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Arundel School Closes Achievement Gap

Trey Coates, 12, foreground, Ashley Willhide, 6, and Todd Franklin paint at a North Glen Elementary family night.
Trey Coates, 12, foreground, Ashley Willhide, 6, and Todd Franklin paint at a North Glen Elementary family night. (By Michael Robinson-chavez -- The Washington Post)

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By Daniel de Vise
Washington Post Staff Writer
Monday, October 31, 2005

Todd Franklin lives in Morris Hills, a sturdy, middle-class, mostly black section of Glen Burnie, in a house around the corner from the one where he grew up. He's married to a woman from across the street. He lives there because the streets are safe, the neighbors are trustworthy and the local school is getting better. A lot better.

His son Joshua is part of the reason. At North Glen Elementary School in the spring, all but one of the 16 black students in the third grade, including Joshua Franklin, scored well enough on the statewide Maryland School Assessment test to be rated proficient. They scored higher than almost every other group of black third-graders in Maryland.

Over the past three years, this Anne Arundel school has achieved a goal that eludes most of the nation's public schools. It has closed the achievement gap between black and white students.

Among black students at North Glen, third-grade proficiency on the statewide test rose from 32 percent in 2003 to 94 percent this year, placing the campus among the top schools in Maryland for black students' performance. Across the third and fourth grades, a grand total of three black students, out of 37 tested, failed to attain proficiency. Blacks now outperform whites on several measures at the racially diverse campus, and white students perform very well.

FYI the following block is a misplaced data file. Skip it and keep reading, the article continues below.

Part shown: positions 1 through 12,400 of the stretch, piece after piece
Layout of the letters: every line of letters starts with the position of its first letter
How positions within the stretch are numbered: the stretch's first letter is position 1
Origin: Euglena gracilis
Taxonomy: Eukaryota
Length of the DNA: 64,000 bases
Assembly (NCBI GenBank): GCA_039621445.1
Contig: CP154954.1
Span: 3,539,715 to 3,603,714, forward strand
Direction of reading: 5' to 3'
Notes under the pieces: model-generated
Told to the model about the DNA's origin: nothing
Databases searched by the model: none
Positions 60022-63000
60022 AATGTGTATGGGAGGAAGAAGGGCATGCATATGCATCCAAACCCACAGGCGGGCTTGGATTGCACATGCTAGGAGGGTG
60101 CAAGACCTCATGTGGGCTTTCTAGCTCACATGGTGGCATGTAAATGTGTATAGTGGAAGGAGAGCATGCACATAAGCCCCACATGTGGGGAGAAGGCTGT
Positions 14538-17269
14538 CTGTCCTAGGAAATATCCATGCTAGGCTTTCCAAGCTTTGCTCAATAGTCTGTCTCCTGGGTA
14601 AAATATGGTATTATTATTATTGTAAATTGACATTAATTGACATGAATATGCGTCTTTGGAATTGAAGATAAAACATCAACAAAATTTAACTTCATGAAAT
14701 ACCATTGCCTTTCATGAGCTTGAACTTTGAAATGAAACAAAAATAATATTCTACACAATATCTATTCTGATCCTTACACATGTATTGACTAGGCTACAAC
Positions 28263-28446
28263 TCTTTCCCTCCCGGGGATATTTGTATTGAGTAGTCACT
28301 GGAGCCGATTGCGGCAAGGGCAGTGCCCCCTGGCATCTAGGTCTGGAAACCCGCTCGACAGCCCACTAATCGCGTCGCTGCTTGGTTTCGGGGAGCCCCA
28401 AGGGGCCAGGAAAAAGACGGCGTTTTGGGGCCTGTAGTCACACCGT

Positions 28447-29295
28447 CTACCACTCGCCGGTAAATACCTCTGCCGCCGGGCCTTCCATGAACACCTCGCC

"My children? Supreme Court judges," Franklin said, beaming at Joshua's younger brother, Joel, as he painted a construction-paper turtle in a classroom on a recent evening, part of a family reading night. "The sky's the limit."

The rise of North Glen Elementary, a school where two-fifths of students are from families poor enough to qualify for free meals, illustrates how a public school can go a very long way in a very short time with the help of a charismatic principal, an enthusiastic staff and supportive parents.

Its academic dossier -- a mixed-race, working-class, high-poverty school with test scores to rival schools in affluent suburbs -- embodies the goal of No Child Left Behind, the federal mandate created as a means to raise academic achievement across all racial and socioeconomic groups, and, most symbolically, to close the historic achievement gap between blacks and whites.

The school's ascendance began three years ago. North Glen Elementary got a new county superintendent, Eric J. Smith; a new statewide test, the Maryland School Assessment; five new teachers; and a new principal, Maurine Larkin, a giddy educator who occasionally allowed herself to be wheeled around the campus on a dolly.

The principal, who was promoted to a bigger school this fall, prepared North Glen students for the annual round of statewide testing, known by the acronym MSA, with a stuffed Chihuahua called "Ms. A," who sometimes spoke to students as Larkin's alter ego during morning announcements.

"I'm not saying we had the master plan at the beginning. The plan kept evolving," said Larkin, whose replacement at North Glen, Julie Little McVearry, is similarly well-regarded.

Throughout the 1990s and into this decade, North Glen was a modestly successful school, with test scores one might expect from a campus with substantial poverty. On statewide tests, whites usually outscored blacks.

In 2003, the first year of the MSA, North Glen ranked 575th among 839 Maryland elementary schools in third-grade reading. About one-third of black students -- and two-thirds of whites -- rated proficient.


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© 2005 The Washington Post Company

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